Late-breaking growth in the number of IT contractors being hired was the bright spot in an otherwise dour assessment of the IT skills market released today by Peoplebank.
According to Peoplebank's quarterly IT&T Salary Index, contractor levels jumped five percent during the April-June quarter, and the company reported that this growth continued into July.
The trend towards IT contractors was almost exclusive to New South Wales, Western Australia and South Australia, the report said, and most prevelant in the banking, government and telecommunications sectors.
Hiring in New South Wales was boosted by the core systems upgrades in several large Australian banks, the recruitment firm said.
But Canberra missed out on the work due to initiatives undertaken by the Federal Government in response to the Gershon report - which stipulated that Federal Government agencies cut the amount of ICT contractors they hire by 50 percent.
"Departmental responses to the Gershon report's recommendations around the use of contractors contributed to an overall reduction in engaged contractors of more than 15 percent at the end of June, and [pay] rate reductions of between five and 20 percent," the report said.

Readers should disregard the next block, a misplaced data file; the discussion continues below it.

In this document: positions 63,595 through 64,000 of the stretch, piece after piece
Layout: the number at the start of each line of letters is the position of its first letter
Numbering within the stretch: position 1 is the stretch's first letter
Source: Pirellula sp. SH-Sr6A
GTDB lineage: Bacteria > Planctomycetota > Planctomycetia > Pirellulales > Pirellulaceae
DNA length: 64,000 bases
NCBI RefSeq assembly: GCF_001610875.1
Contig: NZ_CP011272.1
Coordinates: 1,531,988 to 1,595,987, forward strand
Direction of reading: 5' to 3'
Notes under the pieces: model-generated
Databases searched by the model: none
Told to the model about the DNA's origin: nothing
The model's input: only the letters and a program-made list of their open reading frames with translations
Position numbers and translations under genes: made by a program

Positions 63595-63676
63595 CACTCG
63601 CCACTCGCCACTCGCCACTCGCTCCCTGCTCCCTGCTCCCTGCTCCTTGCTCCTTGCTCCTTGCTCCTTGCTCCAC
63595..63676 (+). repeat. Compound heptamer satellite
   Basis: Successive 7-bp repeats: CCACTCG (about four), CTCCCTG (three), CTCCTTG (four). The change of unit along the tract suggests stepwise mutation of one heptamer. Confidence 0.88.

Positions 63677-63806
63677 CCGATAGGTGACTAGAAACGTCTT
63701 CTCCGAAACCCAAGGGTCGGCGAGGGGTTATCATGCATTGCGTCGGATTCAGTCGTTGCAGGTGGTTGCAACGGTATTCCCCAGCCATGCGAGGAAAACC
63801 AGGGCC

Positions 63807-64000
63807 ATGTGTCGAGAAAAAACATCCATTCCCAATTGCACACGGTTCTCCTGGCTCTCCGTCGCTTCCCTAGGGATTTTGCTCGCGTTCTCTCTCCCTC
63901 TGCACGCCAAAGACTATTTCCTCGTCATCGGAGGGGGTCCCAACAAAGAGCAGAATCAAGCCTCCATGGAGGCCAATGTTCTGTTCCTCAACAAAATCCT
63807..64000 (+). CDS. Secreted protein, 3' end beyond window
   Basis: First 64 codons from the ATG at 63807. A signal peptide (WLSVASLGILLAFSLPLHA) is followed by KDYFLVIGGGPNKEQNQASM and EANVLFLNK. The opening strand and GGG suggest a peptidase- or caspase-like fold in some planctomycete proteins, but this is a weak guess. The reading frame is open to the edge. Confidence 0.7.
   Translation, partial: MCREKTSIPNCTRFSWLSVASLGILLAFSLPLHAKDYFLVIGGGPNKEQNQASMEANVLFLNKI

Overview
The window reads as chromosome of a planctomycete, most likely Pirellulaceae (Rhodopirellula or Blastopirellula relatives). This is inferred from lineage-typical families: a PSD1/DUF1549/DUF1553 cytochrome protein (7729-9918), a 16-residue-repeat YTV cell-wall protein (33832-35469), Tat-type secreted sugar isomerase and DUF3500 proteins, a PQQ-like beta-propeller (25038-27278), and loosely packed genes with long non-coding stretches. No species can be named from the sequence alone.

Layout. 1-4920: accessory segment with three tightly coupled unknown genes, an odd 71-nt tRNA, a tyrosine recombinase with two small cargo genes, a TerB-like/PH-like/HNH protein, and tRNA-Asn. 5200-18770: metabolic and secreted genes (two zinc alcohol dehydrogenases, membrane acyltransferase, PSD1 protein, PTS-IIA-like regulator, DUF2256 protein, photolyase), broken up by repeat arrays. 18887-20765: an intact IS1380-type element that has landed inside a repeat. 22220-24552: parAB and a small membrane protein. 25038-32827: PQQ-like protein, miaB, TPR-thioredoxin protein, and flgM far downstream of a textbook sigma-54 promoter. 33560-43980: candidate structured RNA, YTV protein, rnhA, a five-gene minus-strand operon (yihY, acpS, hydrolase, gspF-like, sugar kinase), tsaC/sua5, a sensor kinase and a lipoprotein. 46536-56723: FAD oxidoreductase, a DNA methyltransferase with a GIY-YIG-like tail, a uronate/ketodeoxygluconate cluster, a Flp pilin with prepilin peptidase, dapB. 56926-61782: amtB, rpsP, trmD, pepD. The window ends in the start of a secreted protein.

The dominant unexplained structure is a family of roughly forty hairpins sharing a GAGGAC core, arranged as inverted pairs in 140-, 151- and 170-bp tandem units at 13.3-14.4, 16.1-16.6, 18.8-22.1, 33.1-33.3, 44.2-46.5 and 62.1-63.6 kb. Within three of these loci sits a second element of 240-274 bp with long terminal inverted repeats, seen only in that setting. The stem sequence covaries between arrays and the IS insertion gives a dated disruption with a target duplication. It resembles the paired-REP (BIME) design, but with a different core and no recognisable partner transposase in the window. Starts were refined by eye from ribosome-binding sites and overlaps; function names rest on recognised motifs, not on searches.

As hoped, the Gershon restructure has strengthened demand in Canberra for permanent positions, the report said. "However, as with the contract market, there has been downward pressure on salary levels."
Intent to hire
Peoplebank chief operating officer Peter Acheson believed a strengthening contract sector would lead to strength in the permanent market in the medium term.
He also noted that among the contractors being hired, many were project managers and business analysts - "the sort of skills required at the commencement of projects."
He is thus optimistic such projects will require further skills further down the line.
"Peoplebank's clients are evidencing a significant and noticeable shift towards hiring," he said. "In our May survey of Peoplebank's top 50 clients, only six indicated positive hiring intentions and 24 had a hiring freeze in place - and in sharp contrast, our June survey found 19 had positive hiring intentions and 12 had hiring freezes."
Developers are the most sought after permanent staff, he said, particularly .net and data warehouse developers. Desktop support and service desk staff, server engineers, security engineers, and those with SAP skills are also in demand.